Lego

Whether playing with them, screaming whilst accidentally stepping on them, or watching the cartoons, we have all been once in one way or another in contact with these little pieces that we call Lego

In 2021, the famous company Lego promised to remove gender bias in its toy line. After conducting a survey which found that whilst 76% of parents would encourage their sons to play with Lego, only 24% would encourage their daughters to play, Lego stated a “need for society to rebuild perceptions, actions, and words to support the creative empowerment of all children.” There are a number of practical plans in place for this movement away from gender bias, for example including more women minifigures in action-type sets, creating more equal marketing campaigns, and re-styling their ‘Lego for girls’ range Lego Friends. However, Lego does not stand alone in the toy industry, and they must overcome deeply entrenched gender norms in order to achieve a level playing field. Literally. 

First, the nature of Lego itself is a ‘boys toy’. Although Lego claims, “we don’t use gender segmentation and we test all products with boys and girls, just as you can only [shop for Lego] products by passion point and not gender identity,” their efforts do not discount the biases already in place around construction toys. It is well researched that different types of toys lead to the development of different skills: playing with a doll encourages caregiving, a tea set encourages conversation, and a construction set, such as Lego, encourages spatial awareness and even mathematical prowess

You will already have recognised which skills, and therefore which toys, are traditionally associated with which gender identity. In order to truly make Lego a brand for all children, they will have to successfully argue why those engineering skills developed by playing with Lego should be prioritised over those more social skills developed by playing with other toys. Or, foster an after-play experience that encourages these other skills also. Arguably, Lego did attempt this with the Lego Friends series by naming the characters and creating a storyline, but as this series was targeted towards girls, it perpetuated the notion that socialising is a ‘girls skill’ as opposed to one important for all children.

Second, Lego’s view on addressing gender stereotypes may actually perpetuate them. An example of this is Lego’s new campaign ‘Ready For Girls’ whose catchy tagline is “how do we get girls ready for the world? We don’t, we get the world ready for them.” Whilst this is a fantastic move as it shifts away from forcing girls to adapt to the world, and instead encourages the world to change, Lego is still dividing children into the categories of male and female. Even the research that sparked this movement perpetuates this divide, for example in the quote: “Parents are more worried that their sons will be teased than their daughters for playing with toys associated with the other gender.”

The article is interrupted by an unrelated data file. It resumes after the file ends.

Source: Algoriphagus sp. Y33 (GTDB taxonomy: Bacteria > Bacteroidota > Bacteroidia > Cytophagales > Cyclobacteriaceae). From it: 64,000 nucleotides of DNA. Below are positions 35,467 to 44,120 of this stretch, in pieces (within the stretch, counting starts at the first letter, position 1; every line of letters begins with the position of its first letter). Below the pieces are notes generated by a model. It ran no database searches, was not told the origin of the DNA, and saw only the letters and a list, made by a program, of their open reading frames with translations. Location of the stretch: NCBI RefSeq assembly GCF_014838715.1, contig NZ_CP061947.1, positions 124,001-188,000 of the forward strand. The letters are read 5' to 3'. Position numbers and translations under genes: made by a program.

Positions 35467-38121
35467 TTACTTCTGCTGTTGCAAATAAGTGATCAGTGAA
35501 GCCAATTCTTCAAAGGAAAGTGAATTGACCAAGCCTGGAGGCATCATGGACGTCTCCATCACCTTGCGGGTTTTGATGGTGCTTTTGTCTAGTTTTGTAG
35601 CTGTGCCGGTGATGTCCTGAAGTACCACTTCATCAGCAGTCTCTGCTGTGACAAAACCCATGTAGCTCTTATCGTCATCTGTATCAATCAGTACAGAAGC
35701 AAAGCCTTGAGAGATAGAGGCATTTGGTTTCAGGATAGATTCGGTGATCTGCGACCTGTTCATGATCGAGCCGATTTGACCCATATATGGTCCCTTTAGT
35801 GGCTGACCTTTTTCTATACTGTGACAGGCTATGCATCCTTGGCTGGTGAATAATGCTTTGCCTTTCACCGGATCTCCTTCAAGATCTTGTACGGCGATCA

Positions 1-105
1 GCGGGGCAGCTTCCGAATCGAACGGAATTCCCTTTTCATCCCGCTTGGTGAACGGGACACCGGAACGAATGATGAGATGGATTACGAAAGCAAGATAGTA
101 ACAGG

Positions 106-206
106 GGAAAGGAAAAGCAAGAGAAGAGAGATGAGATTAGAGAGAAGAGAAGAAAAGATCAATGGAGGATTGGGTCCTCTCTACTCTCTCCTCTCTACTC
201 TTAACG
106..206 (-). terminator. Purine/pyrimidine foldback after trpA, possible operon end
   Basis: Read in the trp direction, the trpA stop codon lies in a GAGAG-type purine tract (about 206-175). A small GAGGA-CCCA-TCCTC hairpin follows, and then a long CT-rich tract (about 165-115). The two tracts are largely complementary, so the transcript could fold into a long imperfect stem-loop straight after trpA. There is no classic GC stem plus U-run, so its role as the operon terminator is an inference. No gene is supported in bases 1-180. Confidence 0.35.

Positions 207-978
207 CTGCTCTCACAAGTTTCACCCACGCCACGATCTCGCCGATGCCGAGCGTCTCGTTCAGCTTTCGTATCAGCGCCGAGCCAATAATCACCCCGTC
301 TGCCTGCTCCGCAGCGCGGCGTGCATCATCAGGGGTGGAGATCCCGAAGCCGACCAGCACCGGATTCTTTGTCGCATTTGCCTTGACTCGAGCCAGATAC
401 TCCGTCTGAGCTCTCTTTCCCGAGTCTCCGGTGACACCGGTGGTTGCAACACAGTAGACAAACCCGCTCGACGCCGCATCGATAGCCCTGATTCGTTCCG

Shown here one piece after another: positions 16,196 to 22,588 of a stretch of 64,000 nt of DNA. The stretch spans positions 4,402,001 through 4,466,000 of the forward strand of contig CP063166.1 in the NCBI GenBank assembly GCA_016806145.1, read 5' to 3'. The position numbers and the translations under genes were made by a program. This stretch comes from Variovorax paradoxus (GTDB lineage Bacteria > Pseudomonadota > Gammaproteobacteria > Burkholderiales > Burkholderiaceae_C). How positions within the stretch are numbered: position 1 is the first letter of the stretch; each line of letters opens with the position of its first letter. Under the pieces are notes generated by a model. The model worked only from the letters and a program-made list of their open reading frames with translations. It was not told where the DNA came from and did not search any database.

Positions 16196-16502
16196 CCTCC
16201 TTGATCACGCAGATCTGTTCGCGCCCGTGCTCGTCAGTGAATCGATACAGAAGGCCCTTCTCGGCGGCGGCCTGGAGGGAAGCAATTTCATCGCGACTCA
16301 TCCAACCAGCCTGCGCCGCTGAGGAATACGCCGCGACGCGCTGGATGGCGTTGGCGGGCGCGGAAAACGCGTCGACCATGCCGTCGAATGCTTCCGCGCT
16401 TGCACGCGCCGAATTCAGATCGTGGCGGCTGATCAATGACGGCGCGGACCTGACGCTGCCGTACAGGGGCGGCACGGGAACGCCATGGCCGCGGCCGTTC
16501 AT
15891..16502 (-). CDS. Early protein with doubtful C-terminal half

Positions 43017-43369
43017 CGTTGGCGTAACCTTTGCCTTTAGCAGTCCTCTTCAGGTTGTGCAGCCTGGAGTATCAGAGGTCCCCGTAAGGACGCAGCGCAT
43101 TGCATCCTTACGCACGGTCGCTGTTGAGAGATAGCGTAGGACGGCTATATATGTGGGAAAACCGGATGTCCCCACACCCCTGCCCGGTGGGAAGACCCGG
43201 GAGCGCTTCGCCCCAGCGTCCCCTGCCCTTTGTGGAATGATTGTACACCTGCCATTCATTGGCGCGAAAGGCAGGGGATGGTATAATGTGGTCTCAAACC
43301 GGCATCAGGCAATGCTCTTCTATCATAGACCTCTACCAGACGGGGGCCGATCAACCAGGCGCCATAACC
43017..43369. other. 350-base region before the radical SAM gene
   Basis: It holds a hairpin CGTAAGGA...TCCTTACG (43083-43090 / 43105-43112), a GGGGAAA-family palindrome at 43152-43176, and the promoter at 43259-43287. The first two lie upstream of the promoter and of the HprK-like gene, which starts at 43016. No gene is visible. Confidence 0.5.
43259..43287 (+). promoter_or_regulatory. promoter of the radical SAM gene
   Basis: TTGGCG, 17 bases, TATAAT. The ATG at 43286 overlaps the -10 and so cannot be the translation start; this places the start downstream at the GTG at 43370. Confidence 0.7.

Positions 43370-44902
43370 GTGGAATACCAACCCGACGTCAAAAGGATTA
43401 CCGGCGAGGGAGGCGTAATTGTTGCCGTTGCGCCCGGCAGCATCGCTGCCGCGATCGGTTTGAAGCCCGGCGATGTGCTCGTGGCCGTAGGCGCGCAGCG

Third, Lego’s recent championing of the LGBTQIA+Lesbian (L), Gay (G), Bisexual (B), Trans (T), Queer (Q), Intersex (I), Asexual (A), + denotes an umbrella term used by 'marginalised sexual and gender diverse people whose gender, gender expression, or sexual identity do not conform to cis-gender or hetero-dominant gender identity'. This acronym is intersectional by virtue of its nature as well as non-exhaustive and inclusive (as denoted by the +). Over the years, the + has been understood as encompassing Questioning (Q), Two-spirit (TS), or Pansexual (P). In other words, this term represents fluid (non-conforming) notions of gender identity and sexual orientation supposedly transgressing the binary constructs of our society (male v. female and heterosexual v. homosexual).close community in their 2021 Pride Campaign might have made them more sensitive to those children who don’t identify as male or female. Whether rainbow washing or not, it was indeed a step forward. Similarly, continually addressing potential customers as either male or female hinders the company from true neutrality, as underlying gender biases continue to come into play. Lego as a company is in the perfect position to create a wholly non-binary toy, not just to benefit non-binary children, but to benefit all children. Their acknowledgment of their own gender bias, and awareness of gender issues, could fundamentally change the toy industry by removing gender identity altogether.  

There is of course no easy answer. Ignoring gender completely might lead Lego back to the same unconscious biases they tried to address with their Lego Friends line. Just like hiding behind supposedly colourblind yellow minifigures won’t deconstruct unconscious racist biases given that many people will equate yellow with white rather than other skin tones. Yellow unfortunately was not neutral then and isn’t now. By seeking to represent all under one skin colour, Lego actually perpetuates certain colourblind and racist tropes where light skinned people still remain the default/dominant option. This prevents Lego from truly being inclusive and representative of today’s society. 

All in all, encouraging young girls to develop creative development skills is a fantastic effort and the inclusive work that Lego does is commendable. However, simply arguing that their brand will become ‘gender inclusive’ by encouraging more parents to buy products for their daughters still remains quite short-sighted.